Is emailing fraught with anxiety?
If you’re like most of my clients, and me for most of my adult life, writing emails can be a source of massive anxiety. Maybe it takes you an hour to fire off a straightforward one-liner, or you agonize for days (weeks, months?) over something more complicated. Been there!
I have a long history of putting off emails for so long it becomes super awkward, then putting it off more because it’s awkward, and then, because I need to resolve the situation in my head, I’ll reply six months later, after the other person had completely forgotten the thing I’d been obsessing about for ages. (I’m proud to report that I now only put them off occasionally, and only by a few days, maybe a week. Major improvement!)
I’ve heard more people than I can count tell me stories like this in tones of shame and regret. As if there’s something terribly wrong with them for not happily replying to every email immediately upon receipt. I don’t see it that way.
There’s a history behind the email
When you sit down to write an email, it’s not just about the email. There’s a whole history leading up to this one email right now.
When I feel that welling up of anxiety, I find it helpful to recognize that there’s a reason why I have this anxiety. I have a history of people reacting in ways I wasn’t expecting.
Those reactions weren’t always bad, though sometimes they were, but either way it wasn’t what I was expecting. What I learned early on is that I didn’t know what to expect from people.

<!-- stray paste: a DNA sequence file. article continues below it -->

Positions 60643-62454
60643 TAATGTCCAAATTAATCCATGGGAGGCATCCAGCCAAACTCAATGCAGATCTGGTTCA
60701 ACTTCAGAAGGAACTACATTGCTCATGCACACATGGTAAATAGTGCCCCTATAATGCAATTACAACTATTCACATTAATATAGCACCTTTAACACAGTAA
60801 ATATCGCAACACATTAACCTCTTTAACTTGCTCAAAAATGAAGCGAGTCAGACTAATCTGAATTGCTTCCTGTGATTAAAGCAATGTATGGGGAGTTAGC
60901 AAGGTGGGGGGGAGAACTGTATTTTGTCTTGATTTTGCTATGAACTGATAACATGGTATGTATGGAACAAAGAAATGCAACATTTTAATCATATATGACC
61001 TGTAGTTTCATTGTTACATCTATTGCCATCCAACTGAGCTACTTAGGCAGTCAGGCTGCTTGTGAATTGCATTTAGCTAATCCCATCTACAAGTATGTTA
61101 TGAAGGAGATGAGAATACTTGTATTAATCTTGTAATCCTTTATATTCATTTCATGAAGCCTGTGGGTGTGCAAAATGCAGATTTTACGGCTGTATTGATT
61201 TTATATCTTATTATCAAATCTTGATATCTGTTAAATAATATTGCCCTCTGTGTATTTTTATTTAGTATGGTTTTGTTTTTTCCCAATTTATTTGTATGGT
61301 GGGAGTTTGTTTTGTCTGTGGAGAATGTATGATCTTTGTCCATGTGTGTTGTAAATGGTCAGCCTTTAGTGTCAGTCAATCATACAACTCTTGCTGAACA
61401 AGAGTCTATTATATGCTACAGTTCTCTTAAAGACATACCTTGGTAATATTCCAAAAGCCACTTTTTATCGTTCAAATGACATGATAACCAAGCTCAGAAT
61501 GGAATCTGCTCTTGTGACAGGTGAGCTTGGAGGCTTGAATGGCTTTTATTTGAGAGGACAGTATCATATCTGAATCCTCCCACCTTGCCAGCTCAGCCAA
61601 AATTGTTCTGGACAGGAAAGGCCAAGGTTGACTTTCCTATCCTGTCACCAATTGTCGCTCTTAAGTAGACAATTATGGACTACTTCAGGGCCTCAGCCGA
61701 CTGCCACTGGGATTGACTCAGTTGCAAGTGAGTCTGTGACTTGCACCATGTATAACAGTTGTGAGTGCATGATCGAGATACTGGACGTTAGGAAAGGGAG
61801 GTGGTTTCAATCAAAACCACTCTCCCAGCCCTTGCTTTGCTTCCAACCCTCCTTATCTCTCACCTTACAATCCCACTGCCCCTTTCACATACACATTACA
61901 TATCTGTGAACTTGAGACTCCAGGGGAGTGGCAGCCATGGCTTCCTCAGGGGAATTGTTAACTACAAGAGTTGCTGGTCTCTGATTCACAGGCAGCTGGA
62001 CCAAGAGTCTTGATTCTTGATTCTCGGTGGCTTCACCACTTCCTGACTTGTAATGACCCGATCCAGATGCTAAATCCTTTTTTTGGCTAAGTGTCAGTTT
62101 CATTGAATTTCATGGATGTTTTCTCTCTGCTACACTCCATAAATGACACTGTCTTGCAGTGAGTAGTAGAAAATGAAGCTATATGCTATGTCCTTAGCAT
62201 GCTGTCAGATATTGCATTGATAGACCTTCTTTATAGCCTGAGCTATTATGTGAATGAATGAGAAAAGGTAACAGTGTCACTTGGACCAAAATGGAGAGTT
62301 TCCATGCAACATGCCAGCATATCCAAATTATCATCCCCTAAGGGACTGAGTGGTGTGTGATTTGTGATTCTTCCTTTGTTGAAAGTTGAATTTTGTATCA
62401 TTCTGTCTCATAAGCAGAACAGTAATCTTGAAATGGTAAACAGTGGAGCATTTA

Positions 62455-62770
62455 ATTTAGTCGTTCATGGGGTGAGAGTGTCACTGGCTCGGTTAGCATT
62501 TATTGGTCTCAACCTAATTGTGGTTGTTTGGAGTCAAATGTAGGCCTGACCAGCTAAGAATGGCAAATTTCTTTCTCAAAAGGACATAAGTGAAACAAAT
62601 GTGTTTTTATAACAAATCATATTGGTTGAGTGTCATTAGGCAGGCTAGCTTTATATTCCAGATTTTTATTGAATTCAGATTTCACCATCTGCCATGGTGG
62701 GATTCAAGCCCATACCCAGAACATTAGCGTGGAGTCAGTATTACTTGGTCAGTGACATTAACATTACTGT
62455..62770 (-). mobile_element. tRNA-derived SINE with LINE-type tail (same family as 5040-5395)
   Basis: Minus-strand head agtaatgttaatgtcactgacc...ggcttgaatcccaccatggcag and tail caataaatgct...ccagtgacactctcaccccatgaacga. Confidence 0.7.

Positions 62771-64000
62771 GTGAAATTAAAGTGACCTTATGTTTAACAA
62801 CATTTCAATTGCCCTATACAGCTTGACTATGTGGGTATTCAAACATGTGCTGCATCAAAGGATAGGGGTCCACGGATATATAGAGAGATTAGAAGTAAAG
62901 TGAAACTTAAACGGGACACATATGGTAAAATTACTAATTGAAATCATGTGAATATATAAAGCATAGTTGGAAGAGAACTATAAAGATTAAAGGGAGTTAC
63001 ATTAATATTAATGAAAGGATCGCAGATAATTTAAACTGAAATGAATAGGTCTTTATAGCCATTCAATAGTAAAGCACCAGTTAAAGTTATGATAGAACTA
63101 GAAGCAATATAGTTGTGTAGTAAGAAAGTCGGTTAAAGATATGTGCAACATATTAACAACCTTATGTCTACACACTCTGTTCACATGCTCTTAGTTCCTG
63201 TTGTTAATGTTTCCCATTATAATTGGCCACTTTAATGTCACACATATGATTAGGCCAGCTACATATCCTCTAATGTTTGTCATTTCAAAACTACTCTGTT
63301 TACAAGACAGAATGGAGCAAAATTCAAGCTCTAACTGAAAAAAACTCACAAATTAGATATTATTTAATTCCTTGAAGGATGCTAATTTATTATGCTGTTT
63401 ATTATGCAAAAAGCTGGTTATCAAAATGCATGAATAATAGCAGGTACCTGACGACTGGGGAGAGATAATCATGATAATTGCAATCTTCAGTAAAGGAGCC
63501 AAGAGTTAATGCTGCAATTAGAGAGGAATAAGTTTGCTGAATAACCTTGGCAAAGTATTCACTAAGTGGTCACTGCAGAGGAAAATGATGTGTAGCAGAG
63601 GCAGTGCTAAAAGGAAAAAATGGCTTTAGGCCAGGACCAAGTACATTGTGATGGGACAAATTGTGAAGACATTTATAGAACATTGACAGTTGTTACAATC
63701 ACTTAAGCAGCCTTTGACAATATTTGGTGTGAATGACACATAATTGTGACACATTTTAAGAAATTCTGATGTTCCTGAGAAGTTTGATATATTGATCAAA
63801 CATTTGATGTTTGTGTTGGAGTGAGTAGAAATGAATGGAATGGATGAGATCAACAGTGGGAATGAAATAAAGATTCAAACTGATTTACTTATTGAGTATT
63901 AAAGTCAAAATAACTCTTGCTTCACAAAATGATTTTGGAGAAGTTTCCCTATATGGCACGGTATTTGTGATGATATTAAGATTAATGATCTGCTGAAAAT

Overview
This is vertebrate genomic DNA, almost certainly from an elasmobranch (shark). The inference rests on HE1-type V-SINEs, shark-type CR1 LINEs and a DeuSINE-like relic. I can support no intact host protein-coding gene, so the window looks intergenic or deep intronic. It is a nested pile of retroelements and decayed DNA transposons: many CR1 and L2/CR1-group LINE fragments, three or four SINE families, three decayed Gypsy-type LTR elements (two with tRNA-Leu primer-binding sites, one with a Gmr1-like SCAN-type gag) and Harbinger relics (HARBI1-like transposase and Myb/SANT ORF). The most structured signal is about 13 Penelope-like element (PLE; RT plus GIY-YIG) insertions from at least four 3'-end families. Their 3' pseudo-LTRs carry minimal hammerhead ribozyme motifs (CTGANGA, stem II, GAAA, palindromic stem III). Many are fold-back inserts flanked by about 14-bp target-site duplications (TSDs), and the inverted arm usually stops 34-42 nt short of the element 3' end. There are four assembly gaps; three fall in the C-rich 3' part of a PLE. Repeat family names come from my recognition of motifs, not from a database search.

So, years later, I’m not just writing an email, I’m facing the task of trying to figure out how to choose words that achieve the effect I want, although I am clearly terrible at predicting how people will react to things I say or write.
How can I possibly achieve my goal if every attempt at communication feels like pinning a tail on a donkey while blindfolded and dizzy??? (I hated that game, by the way. I always found it triggering, and now I wonder if this is part of why.)
Of course there’s going to be anxiety there!
That innocent looking email window morphs into a barrage of intrusive thoughts, like: What’s going to happen? Are they going to take this the wrong way? Are they going to assume something I didn’t intend? Are they going to actually be supportive? Will they answer one thing and miss three others? Will they miss or ignore the important part? Will I have to go through this all over again to clarify what I said, or ask for information I already asked for and that they didn’t reply to? How many times will I have to go back-and-forth? I don’t know!